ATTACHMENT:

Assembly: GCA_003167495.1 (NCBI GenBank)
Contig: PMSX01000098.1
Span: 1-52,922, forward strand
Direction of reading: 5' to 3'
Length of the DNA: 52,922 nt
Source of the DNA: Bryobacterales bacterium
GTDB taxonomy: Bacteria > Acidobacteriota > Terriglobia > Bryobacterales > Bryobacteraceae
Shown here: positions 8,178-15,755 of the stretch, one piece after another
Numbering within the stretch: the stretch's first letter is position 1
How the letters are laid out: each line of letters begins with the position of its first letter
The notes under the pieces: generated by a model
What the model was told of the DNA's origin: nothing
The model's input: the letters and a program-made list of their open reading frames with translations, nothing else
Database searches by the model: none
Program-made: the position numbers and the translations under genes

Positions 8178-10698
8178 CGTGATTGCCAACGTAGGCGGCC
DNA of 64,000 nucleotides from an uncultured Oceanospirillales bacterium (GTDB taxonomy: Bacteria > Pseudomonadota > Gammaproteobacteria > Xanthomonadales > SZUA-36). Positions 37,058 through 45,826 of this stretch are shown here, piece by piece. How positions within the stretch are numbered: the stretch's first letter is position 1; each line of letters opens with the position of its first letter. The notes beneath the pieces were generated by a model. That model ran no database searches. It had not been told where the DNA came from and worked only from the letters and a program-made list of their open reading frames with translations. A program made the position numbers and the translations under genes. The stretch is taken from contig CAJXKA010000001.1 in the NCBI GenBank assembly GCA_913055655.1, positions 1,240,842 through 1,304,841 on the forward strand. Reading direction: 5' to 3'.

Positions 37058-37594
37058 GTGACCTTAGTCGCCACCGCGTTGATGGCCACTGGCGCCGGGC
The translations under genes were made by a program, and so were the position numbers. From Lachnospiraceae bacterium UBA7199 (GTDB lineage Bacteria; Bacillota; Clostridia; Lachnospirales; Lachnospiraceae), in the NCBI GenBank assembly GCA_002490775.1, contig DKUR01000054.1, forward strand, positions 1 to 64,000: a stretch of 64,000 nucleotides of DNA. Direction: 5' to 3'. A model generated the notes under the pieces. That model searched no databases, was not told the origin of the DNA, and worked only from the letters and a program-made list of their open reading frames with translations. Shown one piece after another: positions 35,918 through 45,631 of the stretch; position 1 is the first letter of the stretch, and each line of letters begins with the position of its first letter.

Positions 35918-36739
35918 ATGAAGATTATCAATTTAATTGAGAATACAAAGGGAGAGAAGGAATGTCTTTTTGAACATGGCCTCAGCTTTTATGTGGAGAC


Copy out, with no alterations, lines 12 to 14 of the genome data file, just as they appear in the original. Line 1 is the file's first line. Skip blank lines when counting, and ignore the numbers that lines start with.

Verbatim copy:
What the model was told of the DNA's origin: nothing
The model's input: the letters and a program-made list of their open reading frames with translations, nothing else
Database searches by the model: none